There are a few options to include links in post. Some sites will accept them in the main body of the copy, others will have regulations where you can only submit links in an “author bio” at the end of the post.

Key takeaway: From an SEO perspective, links in the body copy are the most effective. Similar to internal links on your own site, the higher up the page the better. But if you’re linking to your site, you will need to ensure that the page you’re directing readers to is relevant and is in context with the rest of the post.

Always ask yourself “am I adding value to the reader?”.

 

Not all links are created equal: no-follow

Unfortunately, not all links are created equal. Theress an attribute that can sometimes be applied to links called the “nofollow”.

If added, you won’t notice any difference if you’re a user, but by looking at the code of a website (right click on the page, and select “view page source), you may notice the following attribution on a link.

<a href="http://www.example.com" rel="nofollow">Example</a>

In accordance with Google’s guidelines, any paid links (e.g. sponsorship links) should have the no-follow attribute applied to the link (this is done from the publications you’re pitching to, not yourself).

This essentially stops any link equity being passed from one site, to another. If these rules weren’t in place, then large businesses with deep marketing budgets would simply climb up the rankings by implementing a paid/sponsorship link campaign.

Some websites automatically apply this no-follow attribute to guest posts and you can check to see if this is standard practice for a website by installing this extension to Google Chrome:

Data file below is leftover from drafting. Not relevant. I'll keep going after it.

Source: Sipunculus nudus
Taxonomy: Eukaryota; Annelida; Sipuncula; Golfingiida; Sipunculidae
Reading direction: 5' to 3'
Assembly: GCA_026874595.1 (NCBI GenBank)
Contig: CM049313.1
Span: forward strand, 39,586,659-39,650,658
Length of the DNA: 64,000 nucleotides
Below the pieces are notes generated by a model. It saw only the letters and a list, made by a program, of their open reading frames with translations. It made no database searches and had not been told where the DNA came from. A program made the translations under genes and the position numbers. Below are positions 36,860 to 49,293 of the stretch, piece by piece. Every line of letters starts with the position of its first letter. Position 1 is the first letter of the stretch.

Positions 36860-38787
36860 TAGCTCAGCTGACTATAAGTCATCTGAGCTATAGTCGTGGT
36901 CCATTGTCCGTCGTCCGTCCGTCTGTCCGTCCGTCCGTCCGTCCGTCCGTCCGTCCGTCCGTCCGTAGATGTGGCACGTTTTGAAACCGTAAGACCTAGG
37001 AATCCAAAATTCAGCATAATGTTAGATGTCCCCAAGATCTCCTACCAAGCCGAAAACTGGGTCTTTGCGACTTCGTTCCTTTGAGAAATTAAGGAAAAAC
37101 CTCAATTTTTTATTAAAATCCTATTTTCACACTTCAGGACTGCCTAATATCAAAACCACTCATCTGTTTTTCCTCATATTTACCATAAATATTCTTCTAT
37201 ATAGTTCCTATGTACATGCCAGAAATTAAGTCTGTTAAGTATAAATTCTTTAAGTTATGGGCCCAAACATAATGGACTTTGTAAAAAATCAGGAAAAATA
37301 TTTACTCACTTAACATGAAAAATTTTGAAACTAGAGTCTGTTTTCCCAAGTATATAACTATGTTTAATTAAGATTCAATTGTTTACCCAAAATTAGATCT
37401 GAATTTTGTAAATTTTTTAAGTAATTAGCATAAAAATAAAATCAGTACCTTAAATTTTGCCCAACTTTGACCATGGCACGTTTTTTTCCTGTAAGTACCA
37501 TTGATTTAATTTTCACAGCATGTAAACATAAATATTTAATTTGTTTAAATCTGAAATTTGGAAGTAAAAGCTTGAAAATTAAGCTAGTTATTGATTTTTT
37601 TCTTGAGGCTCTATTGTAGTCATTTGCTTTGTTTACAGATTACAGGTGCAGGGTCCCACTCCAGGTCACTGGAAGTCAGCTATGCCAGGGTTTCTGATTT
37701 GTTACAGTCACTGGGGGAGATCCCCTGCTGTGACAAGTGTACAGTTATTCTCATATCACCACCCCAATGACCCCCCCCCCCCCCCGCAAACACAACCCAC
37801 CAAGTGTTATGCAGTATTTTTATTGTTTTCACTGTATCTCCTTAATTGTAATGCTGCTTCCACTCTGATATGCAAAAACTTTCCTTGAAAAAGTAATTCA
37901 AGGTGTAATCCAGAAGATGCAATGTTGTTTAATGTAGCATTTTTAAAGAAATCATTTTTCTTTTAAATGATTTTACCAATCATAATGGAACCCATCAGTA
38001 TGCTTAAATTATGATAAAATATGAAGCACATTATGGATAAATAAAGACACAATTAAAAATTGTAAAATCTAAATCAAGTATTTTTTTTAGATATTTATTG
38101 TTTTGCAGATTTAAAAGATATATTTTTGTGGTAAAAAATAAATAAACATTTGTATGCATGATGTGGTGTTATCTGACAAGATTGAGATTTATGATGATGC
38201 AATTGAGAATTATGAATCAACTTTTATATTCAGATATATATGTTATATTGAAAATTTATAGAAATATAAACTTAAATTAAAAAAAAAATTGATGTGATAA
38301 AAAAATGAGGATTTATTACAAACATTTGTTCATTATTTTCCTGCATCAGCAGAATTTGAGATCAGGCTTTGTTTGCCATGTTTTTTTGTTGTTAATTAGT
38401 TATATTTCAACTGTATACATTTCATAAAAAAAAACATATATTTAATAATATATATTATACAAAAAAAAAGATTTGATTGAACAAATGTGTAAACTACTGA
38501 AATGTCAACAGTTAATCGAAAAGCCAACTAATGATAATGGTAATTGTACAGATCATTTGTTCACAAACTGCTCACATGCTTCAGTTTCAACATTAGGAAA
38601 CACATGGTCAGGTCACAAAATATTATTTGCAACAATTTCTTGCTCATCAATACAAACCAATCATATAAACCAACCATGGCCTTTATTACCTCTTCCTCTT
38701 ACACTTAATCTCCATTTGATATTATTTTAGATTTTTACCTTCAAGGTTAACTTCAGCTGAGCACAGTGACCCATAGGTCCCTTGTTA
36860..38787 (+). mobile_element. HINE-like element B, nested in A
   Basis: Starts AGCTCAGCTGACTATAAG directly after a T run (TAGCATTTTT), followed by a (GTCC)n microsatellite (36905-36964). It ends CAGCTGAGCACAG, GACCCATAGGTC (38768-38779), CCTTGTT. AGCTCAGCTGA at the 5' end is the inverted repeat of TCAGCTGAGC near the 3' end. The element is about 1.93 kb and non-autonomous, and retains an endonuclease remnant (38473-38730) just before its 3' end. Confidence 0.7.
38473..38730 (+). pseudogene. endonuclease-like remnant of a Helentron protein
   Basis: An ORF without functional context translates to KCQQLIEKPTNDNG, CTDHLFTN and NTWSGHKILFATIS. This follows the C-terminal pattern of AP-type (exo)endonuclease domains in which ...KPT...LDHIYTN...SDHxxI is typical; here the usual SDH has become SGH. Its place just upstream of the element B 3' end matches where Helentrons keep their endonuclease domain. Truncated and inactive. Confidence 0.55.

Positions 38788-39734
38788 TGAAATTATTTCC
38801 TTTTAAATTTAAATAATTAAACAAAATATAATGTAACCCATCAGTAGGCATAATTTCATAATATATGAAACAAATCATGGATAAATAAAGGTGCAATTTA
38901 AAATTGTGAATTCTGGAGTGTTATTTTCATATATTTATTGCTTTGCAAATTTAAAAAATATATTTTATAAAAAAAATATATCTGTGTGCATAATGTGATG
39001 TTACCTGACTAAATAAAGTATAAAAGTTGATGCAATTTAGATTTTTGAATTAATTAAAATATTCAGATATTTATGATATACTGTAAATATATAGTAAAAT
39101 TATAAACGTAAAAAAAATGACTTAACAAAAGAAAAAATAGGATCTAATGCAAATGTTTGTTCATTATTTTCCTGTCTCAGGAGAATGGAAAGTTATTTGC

https://chrome.google.com/webstore/detail/meta-seo-inspector/ibkclpciafdglkjkcibmohobjkcfkaef?hl=en

Key takeaway: A healthy link profile should contain both follow, and no-follow links. But at the time of writing, followed links are more likely to help with your SEO rankings.

We’ve just begun to scratch the surface on SEO, but by following these steps, you’ll stand a good chance of improving the visibility of your website, and providing great quality content for both search engines and users alike. And that’s really the key to everything. Always think about creating great content, and always think “am I adding value to the reader”. If you stick by those principles, all you need is some hard work, patience and the occasional thesaurus.

 

The Most Annoying Words On The Internet

The English language is a beautiful thing. Shakespeare, Dickens and 34 years of Countdown are all proof that wondrous words are wonderful. They can simultaneously create elegant works of literature, while providing comforting afternoon entertainment as you cozily dunk a digestive biscuit into a cup of warmish, sugary tea.